Other studies have indicated no efficacy of betahistine add-on treatment. Acar et al. conducted a prospective study in 100 subjects (25 received the Epley maneuver + betahistine, 25 received the Epley maneuver + trimetazidine, 25 received the Epley maneuver + Gingko Biloba, and 25 underwent the Epley maneuver alone) using the DHI questionnaire, and found no significant differences between groups after 3-5 days of treatment.2020 Acar B, Karasen RM, Buran Y. Efficacy of medical therapy in the prevention of residual dizziness after successful repositioning maneuvers for Benign Paroxysmal Positional Vertigo (BPPV). B-ENT. 2015;11:117-21.

The major limitation of the present study was the lack of betahistine-only and placebo groups. As canalith repositioning maneuvers are the mainstay of BPPV treatment, we did not include any untreated or placebo control groups for ethical reasons. We did not perform further long-term evaluation of residual dizziness as the repositioning maneuver used here results in excellent symptom control rates.

Conclusion

Although canalith repositioning maneuvers remain the mainstay of treatment, betahistine add-on therapy resulted in better symptom control in subjects with posterior BPPV.

  • Peer Review under the responsibility of Associação Brasileira de Otorrinolaringologia e Cirurgia Cérvico-Facial.

References

  • 1
    Jalali MM, Gerami H, Saberi A, Razaghi S. The impact of betahistine versus dimenhydrinate in the resolution of residual dizziness in patients with benign paroxysmal positional vertigo: a randomized clinical trial. Ann Otol Rhinol Laryngol. 2019:3489419892285.
  • 2
    Murdin L, Hussain K, Schilder AG. Betahistine for symptoms of vertigo. Cochrane Database Syst Rev. 2016:CD010696.
  • 3
    Kaur J, Shamanna K. Management of benign paroxysmal positional vertigo: a comparative study between epleys manouvre and betahistine. Int Tinnitus J. 2017;21:30-4.
  • 4
    Stambolieva K, Angov G. Effect of treatment with betahistine dihydrochloride on the postural stability in patients with different duration of benign paroxysmal positional vertigo. Int Tinnitus J. 2010;16:32-6.
  • 5
    Guneri EA, Kustutan O. The effects of betahistine in addition to epley maneuver in posterior canal benign paroxysmal positional vertigo. Otolaryngol Head Neck Surg. 2012;146:104-8.
  • 6
    Yetiser S. Review of the pathology underlying benign paroxysmal positional vertigo. J Int Med Res. 2019:300060519892370.
  • 7
    Mandalà M, Salerni L, Nuti D. Benign positional paroxysmal vertigo treatment: a practical update. Curr Treat Options Neurol. 2019;21:66.
  • 8
    Parfenov VA, Golyk VA, Matsnev EI, Morozova SV, Melnikov OA, Antonenko LM, et al. Effectiveness of betahistine (48 mg/day) in patients with vestibular vertigo during routine practice: the VIRTUOSO study. PLoS One. 2017;12:e0174114.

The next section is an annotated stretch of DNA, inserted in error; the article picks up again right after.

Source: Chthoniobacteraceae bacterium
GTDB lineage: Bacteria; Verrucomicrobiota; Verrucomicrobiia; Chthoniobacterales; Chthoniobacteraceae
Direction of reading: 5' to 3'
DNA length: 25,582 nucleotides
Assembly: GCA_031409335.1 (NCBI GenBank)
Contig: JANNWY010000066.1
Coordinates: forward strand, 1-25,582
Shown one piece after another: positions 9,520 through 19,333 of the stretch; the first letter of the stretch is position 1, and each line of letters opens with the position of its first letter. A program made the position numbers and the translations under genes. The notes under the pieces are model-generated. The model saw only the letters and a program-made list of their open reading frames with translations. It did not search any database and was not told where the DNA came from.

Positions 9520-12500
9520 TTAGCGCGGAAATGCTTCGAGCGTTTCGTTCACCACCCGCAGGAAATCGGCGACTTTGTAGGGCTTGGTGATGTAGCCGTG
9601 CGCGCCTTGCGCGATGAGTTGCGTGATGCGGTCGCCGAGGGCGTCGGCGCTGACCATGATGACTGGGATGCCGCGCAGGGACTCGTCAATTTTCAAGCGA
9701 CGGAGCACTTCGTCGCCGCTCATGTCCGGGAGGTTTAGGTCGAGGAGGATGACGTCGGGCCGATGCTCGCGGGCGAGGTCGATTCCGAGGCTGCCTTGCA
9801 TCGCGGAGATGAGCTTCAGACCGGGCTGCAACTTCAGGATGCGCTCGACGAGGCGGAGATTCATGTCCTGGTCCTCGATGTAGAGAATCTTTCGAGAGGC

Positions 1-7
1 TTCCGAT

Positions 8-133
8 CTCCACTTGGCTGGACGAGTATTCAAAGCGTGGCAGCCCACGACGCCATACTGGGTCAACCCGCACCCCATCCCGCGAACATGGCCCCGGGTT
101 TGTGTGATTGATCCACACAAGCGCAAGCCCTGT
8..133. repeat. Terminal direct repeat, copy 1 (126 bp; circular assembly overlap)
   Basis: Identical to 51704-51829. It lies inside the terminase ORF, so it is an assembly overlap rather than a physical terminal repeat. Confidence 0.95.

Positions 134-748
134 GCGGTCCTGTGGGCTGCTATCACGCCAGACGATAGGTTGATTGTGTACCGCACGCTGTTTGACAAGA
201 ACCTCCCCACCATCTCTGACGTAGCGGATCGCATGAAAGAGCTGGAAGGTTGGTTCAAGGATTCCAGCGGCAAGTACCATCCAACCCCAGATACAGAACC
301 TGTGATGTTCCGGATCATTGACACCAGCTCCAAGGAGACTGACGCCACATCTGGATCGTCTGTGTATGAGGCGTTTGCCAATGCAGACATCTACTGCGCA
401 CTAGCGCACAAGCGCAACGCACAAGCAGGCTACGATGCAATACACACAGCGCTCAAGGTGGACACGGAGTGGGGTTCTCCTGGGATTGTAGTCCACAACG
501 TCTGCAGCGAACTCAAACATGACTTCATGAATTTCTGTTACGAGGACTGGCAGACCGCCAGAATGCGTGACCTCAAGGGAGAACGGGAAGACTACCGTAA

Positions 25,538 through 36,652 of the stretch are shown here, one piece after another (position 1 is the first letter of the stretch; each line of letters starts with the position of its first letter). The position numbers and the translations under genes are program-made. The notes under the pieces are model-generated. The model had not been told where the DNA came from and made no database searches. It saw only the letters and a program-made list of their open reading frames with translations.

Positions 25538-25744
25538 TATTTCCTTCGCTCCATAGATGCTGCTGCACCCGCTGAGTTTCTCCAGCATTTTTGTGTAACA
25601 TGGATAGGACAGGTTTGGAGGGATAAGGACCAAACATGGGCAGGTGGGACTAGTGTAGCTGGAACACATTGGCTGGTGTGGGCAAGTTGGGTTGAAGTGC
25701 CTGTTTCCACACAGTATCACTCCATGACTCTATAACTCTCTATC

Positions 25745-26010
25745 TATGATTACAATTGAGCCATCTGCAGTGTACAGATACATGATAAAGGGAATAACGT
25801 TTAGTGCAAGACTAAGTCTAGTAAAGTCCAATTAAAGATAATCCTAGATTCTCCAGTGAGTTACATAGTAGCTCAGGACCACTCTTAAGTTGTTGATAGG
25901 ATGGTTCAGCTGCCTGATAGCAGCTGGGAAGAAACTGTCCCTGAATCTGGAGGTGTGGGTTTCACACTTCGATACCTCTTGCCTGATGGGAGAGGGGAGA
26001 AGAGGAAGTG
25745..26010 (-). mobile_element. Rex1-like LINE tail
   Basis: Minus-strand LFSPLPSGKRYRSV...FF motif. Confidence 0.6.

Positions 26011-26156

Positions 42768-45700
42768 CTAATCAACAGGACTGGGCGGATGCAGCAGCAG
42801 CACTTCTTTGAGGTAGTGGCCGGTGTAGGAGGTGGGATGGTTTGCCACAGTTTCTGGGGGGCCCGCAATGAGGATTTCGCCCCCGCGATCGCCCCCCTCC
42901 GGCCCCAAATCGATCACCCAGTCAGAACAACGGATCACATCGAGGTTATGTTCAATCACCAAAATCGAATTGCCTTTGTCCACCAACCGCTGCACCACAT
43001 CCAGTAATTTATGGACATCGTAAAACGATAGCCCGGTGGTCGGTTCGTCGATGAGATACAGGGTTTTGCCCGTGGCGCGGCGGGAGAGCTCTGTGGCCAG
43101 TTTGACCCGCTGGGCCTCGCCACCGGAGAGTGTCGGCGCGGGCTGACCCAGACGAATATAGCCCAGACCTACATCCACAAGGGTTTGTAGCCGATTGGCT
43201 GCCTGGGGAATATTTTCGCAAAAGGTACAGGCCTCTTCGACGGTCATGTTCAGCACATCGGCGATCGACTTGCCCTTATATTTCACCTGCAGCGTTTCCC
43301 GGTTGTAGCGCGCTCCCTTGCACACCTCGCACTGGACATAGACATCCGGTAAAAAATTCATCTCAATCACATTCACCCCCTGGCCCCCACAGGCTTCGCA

• 9
    Ramos Alcocer R, Ledezma Rodríguez JG, Navas Romero A, Cardenas Nuñez JL, Rodríguez Montoya V, Deschamps JJ, et al. Use of betahistine in the treatment of peripheral vertigo. Acta Otolaryngol. 2015;135:1205-11.
  • 10
    Jacobson GP, Newman CW. The development of the Dizziness Handicap Inventory. Arch Otolaryngol Head Neck Surg. 1990;116:424-7.
  • 11
    Benecke H, Pérez-Garrigues H, Bin Sidek D, Uloziene I, Sondag E, Theeuwes A, et al. Effects of betahistine on patient-reported outcomes in routine practice in patients with vestibular vertigo and appraisal of tolerability: experience in the OSVaLD study. Int Tinnitus J. 2010;16:14-24.
  • 12
    Lacour M. Betahistine treatment in managing vertigo and improving vestibular compensation: clarification. J Vestib Res. 2013;23:139-51.
  • 13
    Kingma H, Bonink M, Meulenbroeks A, Konijnenberg H. Dosedependent effect of betahistine on the vestibulo-ocular reflex: a double-blind, placebo-controlled study in patients with paroxysmal vertigo. Acta Otolaryngol. 1997;117:641-6.
  • 14
    Jeck-Thole S, Wagner W. Betahistine: a retrospective synopsis of safety data. Drug Saf. 2006;29:1049-59.
  • 15
    Bhattacharyya N, Gubbels SP, Schwartz SR, Edlow JA, El-Kashlan H, Fife THolmberg JM, et al. Clinical practice guideline: benign paroxysmal positional vertigo (update). Otolaryngol Head Neck Surg. 2017;156:S1-47.
  • 16
    Prim-Espada MP, De Diego-Sastre JI, Pérez-Fernández E. Metaanalysis on the efficacy of Epley’s manoeuvre in benign paroxysmal positional vertigo. Neurologia. 2010;25:295-9.
  • 17
    Della Pepa C, Guidetti G, Eandi M. Betahistine in the treatment of vertiginous syndromes: a meta-analysis. Acta Otorhinolaryngol Ital. 2006;26:208-15.
  • 18
    Cavaliere M, Mottola G, Iemma M. Benign paroxysmal positional vertigo: a study of two manoeuvres with and without betahistine. Acta Otorhinolaryngol Ital. 2005;25:107-12.
  • 19
    Mira E, Guidetti G, Ghilardi L, Fattori B, Malannino N, Maiolino L, et al. Betahistine dihydrochloride in the treatment of peripheral vestibular vertigo. Eur Arch Otorhinolaryngol. 2003;260:73-7.
  • 20
    Acar B, Karasen RM, Buran Y. Efficacy of medical therapy in the prevention of residual dizziness after successful repositioning maneuvers for Benign Paroxysmal Positional Vertigo (BPPV). B-ENT. 2015;11:117-21.

Publication Dates

  • Publication in this collection
    27 June 2022
  • Date of issue
    May-Jun 2022

History

  • Received
    13 May 2020
  • Accepted
    23 July 2020
Associação Brasileira de Otorrinolaringologia e Cirurgia Cérvico-Facial. Sede da Associação Brasileira de Otorrinolaringologia e Cirurgia Cérvico Facial, Av. Indianópolia, 1287, 04063-002 São Paulo/SP Brasil, Tel.: (0xx11) 5053-7500, Fax: (0xx11) 5053-7512 - São Paulo - SP - Brazil
E-mail: revista@aborlccf.org.br